Newark Mayor Ras Baraka, New Jersey Institute of Technology President Joel Bloom, and Newark Superintendent Roger Leon unveiled Wednesday the NJIT/Newark Math Success Initiative and the Mayor’s Honors Scholars Program.
The Math Success Initiative seeks to increase the number of Newark residents who enroll at NJIT for undergraduate education. The Scholars Program seeks to create a pipeline from Newark Public Schools to NJIT’s Albert Dorman Honors College by granting three scholarships and paid internships to Newark Public School graduates.
Bloom has worked at NJIT for 28 years and mentioned Baraka challenging NJIT to double the number of young men and women who attend NJIT.
“Every company today is a technology company,” Bloom said. “You want a job that pays well. STEM [Science Technology Engineering Mathematics] is difficult and takes a lot of hard work.”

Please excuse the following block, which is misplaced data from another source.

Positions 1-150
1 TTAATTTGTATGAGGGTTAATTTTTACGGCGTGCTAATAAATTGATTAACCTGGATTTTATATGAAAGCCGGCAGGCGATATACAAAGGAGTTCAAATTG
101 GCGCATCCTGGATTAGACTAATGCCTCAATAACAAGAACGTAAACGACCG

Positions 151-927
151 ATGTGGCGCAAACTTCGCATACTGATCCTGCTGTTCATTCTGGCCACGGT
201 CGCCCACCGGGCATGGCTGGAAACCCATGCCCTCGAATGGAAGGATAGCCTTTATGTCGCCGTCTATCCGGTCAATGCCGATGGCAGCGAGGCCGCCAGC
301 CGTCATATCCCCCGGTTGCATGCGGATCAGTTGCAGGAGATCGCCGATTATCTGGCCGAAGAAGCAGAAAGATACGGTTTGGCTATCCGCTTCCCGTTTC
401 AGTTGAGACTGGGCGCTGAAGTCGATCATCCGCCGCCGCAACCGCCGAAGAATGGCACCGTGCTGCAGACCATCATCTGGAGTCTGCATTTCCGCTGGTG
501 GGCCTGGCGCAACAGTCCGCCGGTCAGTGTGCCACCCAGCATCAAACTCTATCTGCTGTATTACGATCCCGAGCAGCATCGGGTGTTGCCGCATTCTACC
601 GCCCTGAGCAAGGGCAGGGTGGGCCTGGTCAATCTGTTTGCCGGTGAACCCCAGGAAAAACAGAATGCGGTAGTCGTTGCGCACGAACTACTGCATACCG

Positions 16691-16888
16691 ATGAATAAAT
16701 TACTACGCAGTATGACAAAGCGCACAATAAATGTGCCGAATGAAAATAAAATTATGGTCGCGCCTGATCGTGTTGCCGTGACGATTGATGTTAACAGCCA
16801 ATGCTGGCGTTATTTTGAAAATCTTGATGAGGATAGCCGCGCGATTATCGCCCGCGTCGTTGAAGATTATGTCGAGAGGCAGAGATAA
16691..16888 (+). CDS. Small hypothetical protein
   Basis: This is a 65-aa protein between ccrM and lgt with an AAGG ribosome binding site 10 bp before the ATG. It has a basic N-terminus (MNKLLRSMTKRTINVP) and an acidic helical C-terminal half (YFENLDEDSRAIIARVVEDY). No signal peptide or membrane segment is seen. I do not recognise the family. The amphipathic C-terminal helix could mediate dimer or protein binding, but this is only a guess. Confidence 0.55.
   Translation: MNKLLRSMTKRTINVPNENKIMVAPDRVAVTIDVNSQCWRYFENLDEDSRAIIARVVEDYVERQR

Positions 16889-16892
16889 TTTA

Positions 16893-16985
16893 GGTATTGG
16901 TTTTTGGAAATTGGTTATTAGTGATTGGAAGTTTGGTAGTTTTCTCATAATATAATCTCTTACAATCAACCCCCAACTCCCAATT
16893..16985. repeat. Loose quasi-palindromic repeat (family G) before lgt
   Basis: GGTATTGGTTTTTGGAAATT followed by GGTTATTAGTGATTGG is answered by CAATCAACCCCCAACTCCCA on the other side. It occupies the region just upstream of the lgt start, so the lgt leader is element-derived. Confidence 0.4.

“We are going to make sure you do not leave NJIT because of a lack of money,” Bloom said. “We will make sure you have opportunities to join the honors college. … The door is open. NJIT will transform your life.”
Leon said he is excited because his district is taking the initiative to improve the lives of children.
“This is about the betterment of our city,” Leon said. “When we eliminate all obstacles, we rise and become better and make Newark better. We are working with NJIT to help our schools get out of a hole,” Leon added.
Baraka said three high school students will have an opportunity to intern at Newark City Hall.
“As a 22-year educator in Newark Public Schools, I know just how dedicated, talented, and motivated our students are to succeed in the classroom and in life,” Baraka said. “I also know that numbers of them must overcome considerable challenges to gain the high grades they need to achieve their goals in life.”
Bloom said the language of science and technology is mathematics and that “Math is the only thing that stops a student from succeeding at NJIT.”
Baraka wants children to expect to graduate from high school and to enroll at NJIT and Essex County College at the same time.
“We are working to get 600 students ready, even without our machinations,” Baraka said. “In three years, we should have at least 600 kids from Newark enrolled at NJIT.”